There's a new twist now to the familiar phone call from son John or daughter Mary. Have you parents heard this one yet?
The hurried request, "Hey, Dad (or Mom), can you send me $100 right away?" has been upgraded to something like, "How about lending me some money for the down payment on a home?"
In both sales of existing homes and new dwellings now, more and more homes are being purchased with considerable financial help from the folks, an older brother or sister or the proverbial rich uncle.
The acronym VIP in today's housing economy can also mean "very important parent," a realtor friend tells us.
California housing, most expensive in the nation, has always been hard to come by, even with today's two-salaried couples. For the first-time buyer, the good old American Dream of home ownership has become a virtual luxury. The necessary down payment and closing cost figures can easily range upward to $25,000.
A quick perusal of the home-buying market shows that first-time buyers are receiving considerable--and welcome--help for their home financing.
One of the Southland's prominent home builders, Los Angeles -based Marlborough Development Corp., with 12 new housing communities under development, says first-time buyers getting financial help from their parents seem to be the rule rather than the exception.
For instance, in Moreno Valley at Marlborough Country on Sunnymead Ranch, new homes are priced upward from $106,990. Sales representatives there estimate that 80% of their first-time buyers now qualify with VIP help.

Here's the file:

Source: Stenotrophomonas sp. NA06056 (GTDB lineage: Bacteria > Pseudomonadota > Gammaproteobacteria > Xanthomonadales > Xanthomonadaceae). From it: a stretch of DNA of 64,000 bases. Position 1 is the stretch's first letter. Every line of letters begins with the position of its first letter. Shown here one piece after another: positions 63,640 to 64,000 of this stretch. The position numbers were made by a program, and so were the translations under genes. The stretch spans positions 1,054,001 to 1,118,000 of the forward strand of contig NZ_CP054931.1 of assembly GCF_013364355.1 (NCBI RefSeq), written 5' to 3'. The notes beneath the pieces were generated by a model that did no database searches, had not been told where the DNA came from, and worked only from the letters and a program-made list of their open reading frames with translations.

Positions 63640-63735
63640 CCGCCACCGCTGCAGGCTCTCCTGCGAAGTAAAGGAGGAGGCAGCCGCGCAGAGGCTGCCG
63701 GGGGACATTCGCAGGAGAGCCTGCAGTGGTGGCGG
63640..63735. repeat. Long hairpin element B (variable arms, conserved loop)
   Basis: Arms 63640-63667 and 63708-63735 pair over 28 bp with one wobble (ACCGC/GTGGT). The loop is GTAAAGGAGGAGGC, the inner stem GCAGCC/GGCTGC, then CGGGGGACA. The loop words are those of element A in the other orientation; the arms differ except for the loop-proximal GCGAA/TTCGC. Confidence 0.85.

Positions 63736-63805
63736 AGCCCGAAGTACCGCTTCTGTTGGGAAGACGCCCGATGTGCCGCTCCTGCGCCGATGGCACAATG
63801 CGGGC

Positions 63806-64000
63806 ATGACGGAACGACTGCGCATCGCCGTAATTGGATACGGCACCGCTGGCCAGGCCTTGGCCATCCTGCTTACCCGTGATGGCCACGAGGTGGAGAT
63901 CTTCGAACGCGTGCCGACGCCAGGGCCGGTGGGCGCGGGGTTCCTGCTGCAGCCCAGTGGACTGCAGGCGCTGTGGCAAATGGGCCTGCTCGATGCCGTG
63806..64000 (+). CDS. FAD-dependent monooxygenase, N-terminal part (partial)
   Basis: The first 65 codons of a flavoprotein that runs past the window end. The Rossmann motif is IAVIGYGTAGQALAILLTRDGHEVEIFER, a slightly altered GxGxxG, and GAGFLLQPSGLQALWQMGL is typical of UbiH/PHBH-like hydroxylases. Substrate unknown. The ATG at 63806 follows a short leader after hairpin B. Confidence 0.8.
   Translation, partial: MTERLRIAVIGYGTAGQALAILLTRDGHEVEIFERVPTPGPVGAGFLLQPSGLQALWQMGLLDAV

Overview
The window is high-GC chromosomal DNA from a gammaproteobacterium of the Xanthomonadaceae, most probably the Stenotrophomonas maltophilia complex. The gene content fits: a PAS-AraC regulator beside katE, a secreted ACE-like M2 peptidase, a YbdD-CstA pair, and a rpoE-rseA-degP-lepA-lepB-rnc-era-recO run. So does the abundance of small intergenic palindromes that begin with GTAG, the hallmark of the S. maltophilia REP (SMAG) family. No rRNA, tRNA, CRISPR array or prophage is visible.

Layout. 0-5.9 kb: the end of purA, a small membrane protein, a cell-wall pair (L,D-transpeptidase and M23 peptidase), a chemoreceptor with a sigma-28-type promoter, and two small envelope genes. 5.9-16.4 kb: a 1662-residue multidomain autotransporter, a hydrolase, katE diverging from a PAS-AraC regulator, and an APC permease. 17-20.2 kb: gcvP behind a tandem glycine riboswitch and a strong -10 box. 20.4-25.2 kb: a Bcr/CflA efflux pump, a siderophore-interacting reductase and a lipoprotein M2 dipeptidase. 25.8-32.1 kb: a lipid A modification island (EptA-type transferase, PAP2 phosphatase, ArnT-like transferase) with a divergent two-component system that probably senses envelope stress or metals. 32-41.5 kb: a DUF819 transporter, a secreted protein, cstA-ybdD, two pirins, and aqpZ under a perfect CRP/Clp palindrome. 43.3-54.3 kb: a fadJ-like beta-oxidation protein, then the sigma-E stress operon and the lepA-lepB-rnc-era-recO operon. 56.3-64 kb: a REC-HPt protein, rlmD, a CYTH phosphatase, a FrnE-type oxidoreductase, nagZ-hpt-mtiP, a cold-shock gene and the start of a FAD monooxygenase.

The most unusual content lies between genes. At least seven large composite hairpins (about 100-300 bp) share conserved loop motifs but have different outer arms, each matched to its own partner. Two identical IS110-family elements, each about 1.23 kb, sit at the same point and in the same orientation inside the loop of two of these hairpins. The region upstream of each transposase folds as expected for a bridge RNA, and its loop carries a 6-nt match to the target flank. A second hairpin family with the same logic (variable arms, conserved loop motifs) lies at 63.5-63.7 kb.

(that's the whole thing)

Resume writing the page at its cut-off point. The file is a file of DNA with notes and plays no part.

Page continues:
In Rancho Cucamonga, at Marlborough Meadows and Marlborough Country, where single-family homes range, respectively, in cost from $95,990 to $113,990, some 65% of first-timer buyers got parental help.
In Ventura, at Weston Communities' The Cape at Weston Village, a new town house project, prices start at $125,000. More than 50% of first-time buyers get some help from their families.
In Westminster, at Gfeller Developlment's Somerset Place, where new homes are priced from $125,900, about 25% of the first timers had help from Mom and Dad.
Sales personnel declare that without such family help, the majority of today's first-time buyers just cannot get into a home-buying position. Many lenders, aware of the comparatively new VIP procedures, now allow parents or relatives to help with down-payment money in the form of a "gift letter" toward the purchase price.
But the young buyer or couple must provide at least 50% of the down payment.
So, all you solvent VIPs, you may soon be asked to help buy another home.